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By NBF News
Listen to article Airline Operators of Nigeria (AON) the umbrella body of all domestic airlines in Nigeria yesterday said the Ministry of Aviation has not informed them officially that it is purchasing 30 aircraft for the distressed airline industry even as they queried the modalities for the purchase and distribution of the aircraft.

Alhaji Muhammed Tukur, Assistant Secretary General of AON told journalists yesterday in Lagos that even though they requested for intervention under the regime of former President Umaru Yar' Adua which led to the N300 billion intervention fund  two years ago, this time around, neither the Ministry of Aviation nor the Presidency has officially informed them of their plans, adding that they only heard of the Aircraft purchase in the media.

He said such plans should not be implemented without  carrying the affected operators and professionals along.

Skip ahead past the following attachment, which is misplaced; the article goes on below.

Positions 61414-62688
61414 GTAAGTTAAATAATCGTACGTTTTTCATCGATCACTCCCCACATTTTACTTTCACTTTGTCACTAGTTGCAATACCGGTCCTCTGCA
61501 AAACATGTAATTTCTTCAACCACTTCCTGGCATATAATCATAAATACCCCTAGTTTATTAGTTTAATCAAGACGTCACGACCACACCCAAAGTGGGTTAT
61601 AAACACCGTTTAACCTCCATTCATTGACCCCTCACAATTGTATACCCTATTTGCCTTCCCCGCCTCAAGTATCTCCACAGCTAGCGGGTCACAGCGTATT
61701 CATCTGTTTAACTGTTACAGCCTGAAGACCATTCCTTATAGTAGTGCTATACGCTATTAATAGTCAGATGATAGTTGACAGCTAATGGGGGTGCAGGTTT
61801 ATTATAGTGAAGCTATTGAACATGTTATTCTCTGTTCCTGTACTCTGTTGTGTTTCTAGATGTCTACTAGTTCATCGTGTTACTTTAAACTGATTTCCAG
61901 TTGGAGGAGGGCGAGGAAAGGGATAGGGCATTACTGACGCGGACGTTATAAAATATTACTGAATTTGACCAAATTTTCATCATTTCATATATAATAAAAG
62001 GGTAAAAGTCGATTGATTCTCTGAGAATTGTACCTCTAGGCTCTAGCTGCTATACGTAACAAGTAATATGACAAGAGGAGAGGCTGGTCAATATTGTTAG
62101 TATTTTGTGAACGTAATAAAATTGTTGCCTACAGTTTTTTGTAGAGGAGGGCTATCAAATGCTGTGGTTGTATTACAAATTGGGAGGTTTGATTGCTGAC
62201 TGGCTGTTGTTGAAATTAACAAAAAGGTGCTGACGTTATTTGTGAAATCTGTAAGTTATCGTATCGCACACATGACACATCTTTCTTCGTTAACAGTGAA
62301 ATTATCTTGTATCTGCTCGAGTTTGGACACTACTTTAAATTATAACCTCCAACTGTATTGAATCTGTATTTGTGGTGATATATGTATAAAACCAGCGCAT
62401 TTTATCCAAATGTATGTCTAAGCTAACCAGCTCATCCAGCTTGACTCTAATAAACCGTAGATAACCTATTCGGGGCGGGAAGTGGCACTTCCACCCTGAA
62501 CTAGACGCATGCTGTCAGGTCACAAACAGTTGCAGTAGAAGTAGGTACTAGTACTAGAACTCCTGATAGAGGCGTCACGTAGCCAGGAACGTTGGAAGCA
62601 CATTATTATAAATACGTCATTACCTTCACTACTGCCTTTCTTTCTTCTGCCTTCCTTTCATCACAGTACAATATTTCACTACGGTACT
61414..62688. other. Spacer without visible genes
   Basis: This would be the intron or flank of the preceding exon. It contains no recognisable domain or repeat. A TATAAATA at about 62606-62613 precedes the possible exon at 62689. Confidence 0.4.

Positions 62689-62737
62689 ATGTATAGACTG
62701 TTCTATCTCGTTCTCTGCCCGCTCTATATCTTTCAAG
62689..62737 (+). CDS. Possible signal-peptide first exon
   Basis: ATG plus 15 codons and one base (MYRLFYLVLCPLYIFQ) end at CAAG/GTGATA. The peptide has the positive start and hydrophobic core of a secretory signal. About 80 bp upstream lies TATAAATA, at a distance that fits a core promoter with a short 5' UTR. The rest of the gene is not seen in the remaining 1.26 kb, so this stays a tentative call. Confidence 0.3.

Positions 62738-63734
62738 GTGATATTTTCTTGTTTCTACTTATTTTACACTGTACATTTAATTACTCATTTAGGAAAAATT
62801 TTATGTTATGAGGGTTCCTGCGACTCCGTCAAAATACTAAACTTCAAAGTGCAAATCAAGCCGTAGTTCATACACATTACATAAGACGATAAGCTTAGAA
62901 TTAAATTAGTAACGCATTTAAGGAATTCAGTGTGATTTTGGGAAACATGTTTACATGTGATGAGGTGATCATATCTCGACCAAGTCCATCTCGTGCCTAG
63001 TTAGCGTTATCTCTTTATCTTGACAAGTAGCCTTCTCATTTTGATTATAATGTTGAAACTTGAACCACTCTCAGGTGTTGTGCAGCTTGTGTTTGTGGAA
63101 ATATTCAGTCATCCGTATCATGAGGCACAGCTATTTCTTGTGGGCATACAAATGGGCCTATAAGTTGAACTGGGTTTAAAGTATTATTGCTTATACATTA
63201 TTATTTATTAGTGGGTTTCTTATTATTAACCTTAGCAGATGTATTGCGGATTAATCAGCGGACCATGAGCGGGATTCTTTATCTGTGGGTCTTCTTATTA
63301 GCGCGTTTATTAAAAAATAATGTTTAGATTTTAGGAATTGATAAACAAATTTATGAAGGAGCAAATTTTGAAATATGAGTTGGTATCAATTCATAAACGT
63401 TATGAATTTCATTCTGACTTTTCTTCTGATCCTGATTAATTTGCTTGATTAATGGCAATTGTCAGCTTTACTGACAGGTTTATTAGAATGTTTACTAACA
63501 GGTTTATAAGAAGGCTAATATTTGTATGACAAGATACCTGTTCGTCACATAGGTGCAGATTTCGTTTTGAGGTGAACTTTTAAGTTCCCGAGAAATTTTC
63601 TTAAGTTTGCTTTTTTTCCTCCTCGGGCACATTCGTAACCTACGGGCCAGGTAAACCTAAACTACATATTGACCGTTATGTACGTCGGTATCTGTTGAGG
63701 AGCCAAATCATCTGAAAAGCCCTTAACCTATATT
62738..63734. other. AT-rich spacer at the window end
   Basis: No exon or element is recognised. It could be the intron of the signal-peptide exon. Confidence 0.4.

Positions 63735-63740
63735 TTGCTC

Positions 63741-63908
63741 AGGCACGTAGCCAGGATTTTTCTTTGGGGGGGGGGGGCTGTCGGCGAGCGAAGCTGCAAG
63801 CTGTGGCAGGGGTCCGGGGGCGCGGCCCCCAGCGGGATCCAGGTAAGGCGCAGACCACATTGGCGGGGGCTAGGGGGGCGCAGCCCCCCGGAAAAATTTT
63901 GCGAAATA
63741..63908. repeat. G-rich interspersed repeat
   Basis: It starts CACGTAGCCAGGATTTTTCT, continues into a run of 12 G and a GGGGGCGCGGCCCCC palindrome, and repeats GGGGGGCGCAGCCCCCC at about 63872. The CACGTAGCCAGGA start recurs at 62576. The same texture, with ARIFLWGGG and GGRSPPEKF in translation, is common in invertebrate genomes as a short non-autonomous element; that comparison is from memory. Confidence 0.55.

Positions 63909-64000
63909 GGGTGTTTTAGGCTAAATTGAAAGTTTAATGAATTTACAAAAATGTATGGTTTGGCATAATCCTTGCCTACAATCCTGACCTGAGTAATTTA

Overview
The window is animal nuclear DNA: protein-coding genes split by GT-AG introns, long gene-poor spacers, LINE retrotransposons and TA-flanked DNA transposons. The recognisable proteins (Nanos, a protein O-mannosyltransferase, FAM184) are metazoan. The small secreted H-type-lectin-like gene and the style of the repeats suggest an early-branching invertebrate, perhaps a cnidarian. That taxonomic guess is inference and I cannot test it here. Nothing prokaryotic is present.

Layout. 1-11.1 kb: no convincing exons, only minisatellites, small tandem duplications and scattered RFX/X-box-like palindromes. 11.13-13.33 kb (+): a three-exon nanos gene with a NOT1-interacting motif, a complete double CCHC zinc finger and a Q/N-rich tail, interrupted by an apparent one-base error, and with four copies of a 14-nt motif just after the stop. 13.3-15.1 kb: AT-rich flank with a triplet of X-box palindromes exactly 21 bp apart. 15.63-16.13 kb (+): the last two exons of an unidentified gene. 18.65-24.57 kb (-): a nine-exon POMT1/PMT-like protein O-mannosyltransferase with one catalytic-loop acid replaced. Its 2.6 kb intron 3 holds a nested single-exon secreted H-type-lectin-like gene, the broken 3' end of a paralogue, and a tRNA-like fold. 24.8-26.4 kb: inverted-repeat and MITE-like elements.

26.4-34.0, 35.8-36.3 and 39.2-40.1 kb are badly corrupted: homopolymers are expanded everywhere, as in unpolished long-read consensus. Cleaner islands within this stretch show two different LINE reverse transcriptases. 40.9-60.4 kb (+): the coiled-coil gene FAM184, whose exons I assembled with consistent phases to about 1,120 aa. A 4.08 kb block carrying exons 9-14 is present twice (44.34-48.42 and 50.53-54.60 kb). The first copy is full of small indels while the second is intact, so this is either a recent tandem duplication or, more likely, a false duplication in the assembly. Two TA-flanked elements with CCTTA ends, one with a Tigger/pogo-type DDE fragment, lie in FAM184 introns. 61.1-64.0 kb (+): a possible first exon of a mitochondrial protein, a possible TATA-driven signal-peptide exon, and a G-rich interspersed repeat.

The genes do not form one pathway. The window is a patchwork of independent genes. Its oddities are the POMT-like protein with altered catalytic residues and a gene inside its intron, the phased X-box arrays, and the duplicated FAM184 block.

Tukur noted that for such plan to sail through, there was need to let the operators know the type of aircraft that will be deployed and the modalities for accessing such.

'It is unfortunate that we are hearing the news from the Federal Airports Authority of Nigeria (FAAN) which is not technically empowered to do so by civil aviation laws, even though, the idea is a good one, the ministry has succeeded in pushing it to FAAN , I want to use this opportunity to tell the minister to retrace, reorganise and repackage the whole thing because the airlines are the victims eventually.

'We actually requested for bailout but the Ministry is packaging another one but I am afraid, it is not being handled well', he said.

Speaking on the waiver on  aircraft and spare parts importation, Tukur decried that up till now, they have not received official letter informing the operators that parts importation now attracts zero tarrif.

'Up till now, Airlines pay 10 percent cash of the amount of a part imported to customs', he added.

Tukur, who lamented that some operators in the sector were bent of monopolising the system with what he called 'pull down syndrome', cautioned on the safety implications of such, advising others to be security conscious to arrest any eventuality.

'There is the danger of monopoly in the sector now, some operators prefer to pull others down by sending wrong signals against their colleagues, the implications may be far more than the benefits, such acts pose threat to safety of operations in the sector'.